Sen. Bernie Sanders's (I., Vt.) endorsement of former vice president Joe Biden marks the second straight election in which the Vermont senator took on the Democratic establishment before throwing his support behind the establishment candidate.
Sanders repeatedly boasted during the 2020 primary that his campaign was "taking on the Democratic establishment." He declared Biden's candidacy the "same old, same old establishment politics" and said the establishment was "freaking out" over his early success in the primaries.
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Sanders officially capitulated on Monday after Biden gained an insurmountable lead in the primary fight. He told his supporters to back Biden, whom he has attacked for voting for the Iraq war, having ties to Wall Street, opposing Medicare for All, supporting free trade agreements, and their differences on entitlements.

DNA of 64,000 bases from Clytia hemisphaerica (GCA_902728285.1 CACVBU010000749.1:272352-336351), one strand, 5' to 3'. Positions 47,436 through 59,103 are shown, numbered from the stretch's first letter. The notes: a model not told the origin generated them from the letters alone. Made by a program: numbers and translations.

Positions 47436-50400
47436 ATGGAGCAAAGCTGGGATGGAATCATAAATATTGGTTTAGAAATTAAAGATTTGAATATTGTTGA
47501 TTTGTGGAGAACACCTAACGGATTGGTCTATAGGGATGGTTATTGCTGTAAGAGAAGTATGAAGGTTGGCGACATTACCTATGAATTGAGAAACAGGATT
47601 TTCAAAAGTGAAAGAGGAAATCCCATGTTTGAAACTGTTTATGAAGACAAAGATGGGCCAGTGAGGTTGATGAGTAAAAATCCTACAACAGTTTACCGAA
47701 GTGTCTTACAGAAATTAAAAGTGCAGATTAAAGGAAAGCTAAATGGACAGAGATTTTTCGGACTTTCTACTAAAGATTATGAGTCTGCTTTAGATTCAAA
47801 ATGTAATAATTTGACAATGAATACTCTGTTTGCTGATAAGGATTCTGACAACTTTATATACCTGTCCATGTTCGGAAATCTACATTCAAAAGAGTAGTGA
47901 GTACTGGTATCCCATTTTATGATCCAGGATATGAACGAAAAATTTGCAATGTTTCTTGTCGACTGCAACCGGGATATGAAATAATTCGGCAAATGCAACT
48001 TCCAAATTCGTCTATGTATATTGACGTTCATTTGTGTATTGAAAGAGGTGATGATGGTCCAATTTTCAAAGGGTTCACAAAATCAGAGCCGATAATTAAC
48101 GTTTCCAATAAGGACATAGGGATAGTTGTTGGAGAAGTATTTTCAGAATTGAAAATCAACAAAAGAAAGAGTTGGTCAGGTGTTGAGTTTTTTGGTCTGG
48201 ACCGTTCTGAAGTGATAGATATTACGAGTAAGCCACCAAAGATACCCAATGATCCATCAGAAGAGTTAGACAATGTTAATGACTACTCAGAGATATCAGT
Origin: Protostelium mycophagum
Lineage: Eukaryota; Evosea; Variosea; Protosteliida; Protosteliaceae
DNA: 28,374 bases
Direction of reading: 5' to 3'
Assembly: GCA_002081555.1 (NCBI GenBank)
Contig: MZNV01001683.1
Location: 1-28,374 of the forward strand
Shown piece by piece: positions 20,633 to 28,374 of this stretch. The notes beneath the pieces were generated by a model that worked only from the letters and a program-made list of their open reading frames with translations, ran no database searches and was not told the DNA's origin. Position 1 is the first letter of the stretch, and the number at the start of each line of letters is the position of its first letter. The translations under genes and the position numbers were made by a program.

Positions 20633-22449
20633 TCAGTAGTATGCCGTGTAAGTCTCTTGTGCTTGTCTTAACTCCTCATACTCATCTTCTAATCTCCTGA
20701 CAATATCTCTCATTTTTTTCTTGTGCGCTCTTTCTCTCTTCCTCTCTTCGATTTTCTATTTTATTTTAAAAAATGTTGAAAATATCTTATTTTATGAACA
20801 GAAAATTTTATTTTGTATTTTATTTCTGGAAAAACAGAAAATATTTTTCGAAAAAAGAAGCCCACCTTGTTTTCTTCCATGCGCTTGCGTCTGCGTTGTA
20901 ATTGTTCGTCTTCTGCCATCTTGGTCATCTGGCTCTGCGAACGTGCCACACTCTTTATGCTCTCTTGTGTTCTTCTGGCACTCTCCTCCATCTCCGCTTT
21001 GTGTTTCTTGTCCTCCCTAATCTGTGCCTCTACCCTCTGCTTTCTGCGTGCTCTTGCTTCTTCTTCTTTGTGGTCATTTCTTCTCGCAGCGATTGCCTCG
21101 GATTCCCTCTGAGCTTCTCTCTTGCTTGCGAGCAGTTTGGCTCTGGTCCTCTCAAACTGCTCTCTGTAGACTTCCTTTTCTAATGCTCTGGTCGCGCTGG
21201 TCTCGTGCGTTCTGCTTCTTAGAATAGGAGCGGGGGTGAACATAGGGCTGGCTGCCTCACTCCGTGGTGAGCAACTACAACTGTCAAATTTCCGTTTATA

"Joe and I have a very different voting record," Sanders said in March. "Joe and I have a very different vision for the future of this country. And Joe and I are running very different campaigns."
Similarly, in 2016, Sanders called his chief rival, former secretary of state Hillary Clinton, the "candidate of the establishment" and said he was running the "anti-establishment campaign."
Sanders assailed Clinton for her vote for the Iraq war, ties to Wall Street, opposition to Medicare for All, past support for free trade agreements, and their differences on entitlements.
"I don't believe that she is qualified if she is through her super PAC taking tens of millions of dollars in special-interest funds," he said at an April 2016 rally. "I don't think that you are qualified if you get $15 million from Wall Street through your super PAC. I don't think you are qualified if you voted for the disastrous war in Iraq."
Then as now, Sanders was defeated by the candidate favored by Democratic leadership and eventually endorsed her White House run.
Sanders didn't hold out as long in 2020, endorsing in April instead of July.